HC Deb 07 June 1809 vol 14 cc924-8

The house having gone into a committee on this bill, and several clauses having been negatived without any observation.

The Chancellor of the Exchequer

proposed a clause, providing that nothing in the bill should extend to any legal and bona fide sale of lands, tenements, or hereditaments. The clause being brought up, and read a first time,

Mr. W. Smith

objected to it, and contended, that to any stranger it would appear to have no connection with the object of the bill; and that such a person would be apt to imagine either that he had mistaken the title of the bill, or that it had crept accidentally into the bill; the object, however, of the clause, though apparently irrelevant, was sufficiently obvious. He concluded by moving as an amendment, which he would beg leave to propose in the form of a separate clause, That where as by the 40th of the king, in the Irish parliament, commissioners had been appointed for the purpose of recompensing the claims of the proprietors of places, ceasing to. return persons to serve in parliament; and that it was probable that similar claims may be hereafter made to the imperial parliament in case of the abolition of boroughs; be it therefore enacted, That no such claims shall be admitted, unless the person or persons claiming shall swear they have not, directly or indirectly, been guilty of bribery or corruption.

The Chancellor of the Exchequer

objected to the clause, and thought it more inapplicable with regard to the object of the bill than the former clause to which the hon. gent. had so strongly objected. That clause had a more general application than the one proposed by the hon. gent., which applied chiefly, if not solely, to burgage tenures. He thought it would be advisable to defer any discussion or proposition with respect to those burgage tenures until the question affecting the principle of those burgage tenures was fairly before the house.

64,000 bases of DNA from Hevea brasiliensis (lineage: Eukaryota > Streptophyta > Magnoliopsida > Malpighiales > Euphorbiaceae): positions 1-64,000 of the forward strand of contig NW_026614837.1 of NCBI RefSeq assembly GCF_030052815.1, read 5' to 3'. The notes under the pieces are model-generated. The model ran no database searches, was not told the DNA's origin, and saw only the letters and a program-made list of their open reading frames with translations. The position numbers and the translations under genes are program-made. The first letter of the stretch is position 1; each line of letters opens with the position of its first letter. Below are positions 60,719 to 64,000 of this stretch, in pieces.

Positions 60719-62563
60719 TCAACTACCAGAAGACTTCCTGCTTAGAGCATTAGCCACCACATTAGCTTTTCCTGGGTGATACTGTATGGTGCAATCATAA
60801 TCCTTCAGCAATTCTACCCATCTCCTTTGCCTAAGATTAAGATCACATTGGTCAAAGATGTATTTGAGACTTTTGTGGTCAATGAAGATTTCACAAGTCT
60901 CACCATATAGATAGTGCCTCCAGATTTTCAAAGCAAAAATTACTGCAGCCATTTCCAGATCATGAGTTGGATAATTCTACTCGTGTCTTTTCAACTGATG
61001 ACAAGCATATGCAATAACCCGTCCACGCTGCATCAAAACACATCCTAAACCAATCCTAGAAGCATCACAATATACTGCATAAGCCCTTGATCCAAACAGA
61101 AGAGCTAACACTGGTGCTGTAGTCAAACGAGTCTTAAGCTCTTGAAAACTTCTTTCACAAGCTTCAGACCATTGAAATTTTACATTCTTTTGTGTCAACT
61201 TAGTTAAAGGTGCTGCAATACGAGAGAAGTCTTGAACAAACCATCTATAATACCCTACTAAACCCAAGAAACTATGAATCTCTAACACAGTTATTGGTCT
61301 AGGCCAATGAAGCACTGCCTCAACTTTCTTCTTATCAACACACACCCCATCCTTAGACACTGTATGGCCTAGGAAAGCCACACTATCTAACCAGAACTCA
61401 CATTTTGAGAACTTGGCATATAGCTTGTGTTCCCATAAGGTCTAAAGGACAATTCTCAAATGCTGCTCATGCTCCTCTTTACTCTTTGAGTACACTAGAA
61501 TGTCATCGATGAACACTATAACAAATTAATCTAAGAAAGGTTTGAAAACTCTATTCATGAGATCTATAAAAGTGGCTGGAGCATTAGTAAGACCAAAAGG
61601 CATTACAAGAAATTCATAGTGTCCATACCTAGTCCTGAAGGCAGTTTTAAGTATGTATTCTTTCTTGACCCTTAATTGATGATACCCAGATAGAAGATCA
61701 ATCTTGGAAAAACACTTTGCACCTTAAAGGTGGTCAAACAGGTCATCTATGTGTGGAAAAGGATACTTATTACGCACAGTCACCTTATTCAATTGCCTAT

Mr. Tierney

said, that the right hon. gent. seemed to be of opinion that he had a right to challenge those who objected to the wordin[...] nature of the clause to sub- stitute in its place, something better. Now, however it might be thought reasonable that those who objected should also amend, still he was of opinion with many honest country gentlemen who looked with laudable jealousy to the proceedings within that house, that it was in such cases the duty of himself and others, to object, while he left it to those who pressed what was thought objectionable, to prove to the committee that it was not so. He said this much to shew, that the objecting to any proposition in that house did not necessarily call upon the person objecting to remedy the evil of which he complained, because many an honest sound judging man might see gross errors in any measure proposed, without being able at the moment to apply the remedy.

After some further observations from the Attorney-General, sir John Anstruther, lords Porchester and Milton, the clause originally proposed by the Chancellor of the Exchequer was agreed to without a division.

The Chancellor of the Exchequer brought up his clause for levying certain penalties on the person procuring his return by any express covenant to give offices.